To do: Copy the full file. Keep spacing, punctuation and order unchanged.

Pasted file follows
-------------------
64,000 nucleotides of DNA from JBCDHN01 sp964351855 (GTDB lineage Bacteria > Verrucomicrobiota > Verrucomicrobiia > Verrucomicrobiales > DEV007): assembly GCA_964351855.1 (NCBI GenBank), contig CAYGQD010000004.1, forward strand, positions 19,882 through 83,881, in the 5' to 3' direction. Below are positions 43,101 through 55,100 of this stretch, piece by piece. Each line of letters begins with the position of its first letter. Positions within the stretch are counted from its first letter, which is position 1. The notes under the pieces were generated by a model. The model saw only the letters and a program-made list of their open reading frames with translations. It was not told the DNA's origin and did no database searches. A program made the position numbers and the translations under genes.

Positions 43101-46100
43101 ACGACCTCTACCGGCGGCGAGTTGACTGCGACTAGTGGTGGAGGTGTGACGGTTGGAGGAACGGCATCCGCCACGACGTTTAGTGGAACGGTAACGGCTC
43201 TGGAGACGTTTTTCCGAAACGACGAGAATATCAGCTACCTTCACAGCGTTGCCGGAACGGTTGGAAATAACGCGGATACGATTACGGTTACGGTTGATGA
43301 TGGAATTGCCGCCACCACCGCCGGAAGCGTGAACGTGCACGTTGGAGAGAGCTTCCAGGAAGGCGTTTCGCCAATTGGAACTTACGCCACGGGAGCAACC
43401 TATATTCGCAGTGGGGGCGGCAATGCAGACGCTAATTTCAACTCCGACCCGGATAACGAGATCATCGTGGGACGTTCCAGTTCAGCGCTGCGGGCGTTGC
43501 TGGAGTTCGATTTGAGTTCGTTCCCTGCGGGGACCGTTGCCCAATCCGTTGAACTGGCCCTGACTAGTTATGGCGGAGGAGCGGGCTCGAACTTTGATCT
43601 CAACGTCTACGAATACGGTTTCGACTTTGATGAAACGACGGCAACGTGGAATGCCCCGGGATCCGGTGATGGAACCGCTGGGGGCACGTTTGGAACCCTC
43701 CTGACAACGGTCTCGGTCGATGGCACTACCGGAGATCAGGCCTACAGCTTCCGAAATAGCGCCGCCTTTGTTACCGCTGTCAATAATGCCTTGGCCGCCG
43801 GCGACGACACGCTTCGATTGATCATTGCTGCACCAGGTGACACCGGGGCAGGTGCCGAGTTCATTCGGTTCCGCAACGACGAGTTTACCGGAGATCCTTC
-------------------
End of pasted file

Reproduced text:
64,000 nucleotides of DNA from JBCDHN01 sp964351855 (GTDB lineage Bacteria > Verrucomicrobiota > Verrucomicrobiia > Verrucomicrobiales > DEV007): assembly GCA_964351855.1 (NCBI GenBank), contig CAYGQD010000004.1, forward strand, positions 19,882 through 83,881, in the 5' to 3' direction. Below are positions 43,101 through 55,100 of this stretch, piece by piece. Each line of letters begins with the position of its first letter. Positions within the stretch are counted from its first letter, which is position 1. The notes under the pieces were generated by a model. The model saw only the letters and a program-made list of their open reading frames with translations. It was not told the DNA's origin and did no database searches. A program made the position numbers and the translations under genes.

Positions 43101-46100
43101 ACGACCTCTACCGGCGGCGAGTTGACTGCGACTAGTGGTGGAGGTGTGACGGTTGGAGGAACGGCATCCGCCACGACGTTTAGTGGAACGGTAACGGCTC
43201 TGGAGACGTTTTTCCGAAACGACGAGAATATCAGCTACCTTCACAGCGTTGCCGGAACGGTTGGAAATAACGCGGATACGATTACGGTTACGGTTGATGA
43301 TGGAATTGCCGCCACCACCGCCGGAAGCGTGAACGTGCACGTTGGAGAGAGCTTCCAGGAAGGCGTTTCGCCAATTGGAACTTACGCCACGGGAGCAACC
43401 TATATTCGCAGTGGGGGCGGCAATGCAGACGCTAATTTCAACTCCGACCCGGATAACGAGATCATCGTGGGACGTTCCAGTTCAGCGCTGCGGGCGTTGC
43501 TGGAGTTCGATTTGAGTTCGTTCCCTGCGGGGACCGTTGCCCAATCCGTTGAACTGGCCCTGACTAGTTATGGCGGAGGAGCGGGCTCGAACTTTGATCT
43601 CAACGTCTACGAATACGGTTTCGACTTTGATGAAACGACGGCAACGTGGAATGCCCCGGGATCCGGTGATGGAACCGCTGGGGGCACGTTTGGAACCCTC
43701 CTGACAACGGTCTCGGTCGATGGCACTACCGGAGATCAGGCCTACAGCTTCCGAAATAGCGCCGCCTTTGTTACCGCTGTCAATAATGCCTTGGCCGCCG
43801 GCGACGACACGCTTCGATTGATCATTGCTGCACCAGGTGACACCGGGGCAGGTGCCGAGTTCATTCGGTTCCGCAACGACGAGTTTACCGGAGATCCTTC